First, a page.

For example, it has been repeatedly proven that men over-perceive the sexual interest and intent of women.[7] The Darwinian rational for such a distortion is that the cost of this misbelief is much less detrimental to reproductive success than it's opposite, that is the man's sense that the woman is uninterested. For women, not surprisingly, the cost asymmetry is reversed. For a woman to falsely believe in a man's interest in familial investment is more detrimental because it will result in abandonment and therefore a lower chance of the offspring's survival. If she were wrong in this biased perception of a man's familial investment, it would merely delay reproduction, a much less costly error. Let the mating dance begin.

Traditional psychological theories have considered a close relationship with truth as an essential ingredient of mental health. We're no longer so sure. In an amusing study, investigators assessed reality testing (how accurate one's observations are about oneself and the environment) in people on a spectrum of moods. The scale ran from clinically depressed, moderately depressed, normal mood, elevated mood, to manic. Surprisingly, the moderately depressed won the contest, providing the most "accurate" responses. The normal mood group consistently demonstrated unrealistically positive evaluations of themselves and their loved ones, exaggerated perceptions of personal control or mastery, and unrealistic optimism about the future.

These positive illusions are more accurately understood as design features of a normal mind rather than a brain function failure. In fact such positive misbeliefs are key to physical health as well. Unrealistically positive views about one's medical condition have been repeatedly linked to better outcomes than more accurate beliefs.

One might wonder how we are so good at fooling ourselves.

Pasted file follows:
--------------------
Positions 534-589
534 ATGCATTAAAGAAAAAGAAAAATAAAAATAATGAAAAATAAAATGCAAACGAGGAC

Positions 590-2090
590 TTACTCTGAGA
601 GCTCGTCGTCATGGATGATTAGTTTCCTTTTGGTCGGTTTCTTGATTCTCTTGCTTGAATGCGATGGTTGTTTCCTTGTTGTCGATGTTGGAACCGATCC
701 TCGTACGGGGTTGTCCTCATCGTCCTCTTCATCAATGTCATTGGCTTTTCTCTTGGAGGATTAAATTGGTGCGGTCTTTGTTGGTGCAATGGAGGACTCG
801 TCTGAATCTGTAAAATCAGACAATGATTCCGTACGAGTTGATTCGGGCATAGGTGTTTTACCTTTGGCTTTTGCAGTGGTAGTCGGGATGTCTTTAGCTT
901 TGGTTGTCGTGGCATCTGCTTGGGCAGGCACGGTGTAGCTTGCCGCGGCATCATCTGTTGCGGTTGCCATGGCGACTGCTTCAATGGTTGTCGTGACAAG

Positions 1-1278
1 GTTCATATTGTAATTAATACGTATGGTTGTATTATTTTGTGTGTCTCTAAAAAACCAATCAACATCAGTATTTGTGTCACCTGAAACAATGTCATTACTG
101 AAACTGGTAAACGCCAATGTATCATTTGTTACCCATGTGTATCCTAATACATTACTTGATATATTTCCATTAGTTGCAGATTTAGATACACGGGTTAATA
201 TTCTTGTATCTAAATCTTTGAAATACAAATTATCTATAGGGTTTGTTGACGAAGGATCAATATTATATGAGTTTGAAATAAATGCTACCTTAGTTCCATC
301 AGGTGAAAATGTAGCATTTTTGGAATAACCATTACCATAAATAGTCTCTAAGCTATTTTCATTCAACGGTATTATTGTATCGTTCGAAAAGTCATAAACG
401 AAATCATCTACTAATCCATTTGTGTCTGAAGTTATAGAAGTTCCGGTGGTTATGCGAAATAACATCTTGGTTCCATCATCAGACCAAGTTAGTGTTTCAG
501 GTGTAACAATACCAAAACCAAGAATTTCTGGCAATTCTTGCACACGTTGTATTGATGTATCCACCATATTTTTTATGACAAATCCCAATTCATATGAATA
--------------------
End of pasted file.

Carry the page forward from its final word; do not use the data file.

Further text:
Because deceit is so fundamental in animal communication, there must be a strong selection to spot deception. This in turn led to a selection for self-deception, burying certain facts and motivations in the unconscious, so as to be the least obvious when our deception is being enacted. This protective failsafe-like system filters what we will allow ourselves to see.

We know our neighbor better than ourself.

For more by Paul Spector, M.D., click here.

For more on the mind, click here.


[1] Gur, Ruben C.; Sackeim, Harold A. "Self-deception: A concept in search of a phenomenon." Journal of Personality and Social Psychology. Vol 37(2), Feb 1979, 147-169. doi:10.1037/0022-3514.37.2.147

[2] Alicke, Mark D. "Global self-evaluation as determined by the desirability and controllability of trait adjectives." Journal of Personality and Social Psychology. Vol 49(6), Dec 1985, 1621-1630. doi: 10.1037/0022-3514.49.6.1621

[3] Roy F. Baumeister, Jennifer D. Campbell, Joachim I. Krueger, and Kathleen D. Vohs. "Does High Self-Esteem Cause Better Performance, Interpersonal Success, Happiness, or Healthier Lifestyles?" Psychological Science in the Public Interest. May 2003 4: 1-44, doi:10.1111/1529-1006.01431

[4] Constantine Sedikides and Aiden P. Gregg. "Self-Enhancement: Food for Thought." Perspectives on Psychological Science. March 2008 3: 102-116. doi:10.1111/j.1745-6916.2008.00068.x

[5] Carol Lederhaus Popkin. "Drinking and driving by young females." Highway Safety Research Center, University of North Carolina, Chapel Hill, NC 27514, U.S.A. Received 27 July 1989. Available online 12 July 2002.

[6] Pronin, Emily; Gilovich, Thomas; Ross, Lee. "Objectivity in the Eye of the Beholder: Divergent Perceptions of Bias in Self Versus Others." Psychological Review. Vol 111(3), Jul 2004, 781-799. doi: 10.1037/0033-295X.111.3.781

[7] Martie G. Haselton. "The sexual overperception bias: Evidence of a systematic bias in men from a survey of naturally occurring events." Communication Studies Program and Department of Psychology, University of California, Available online 28 January 2003.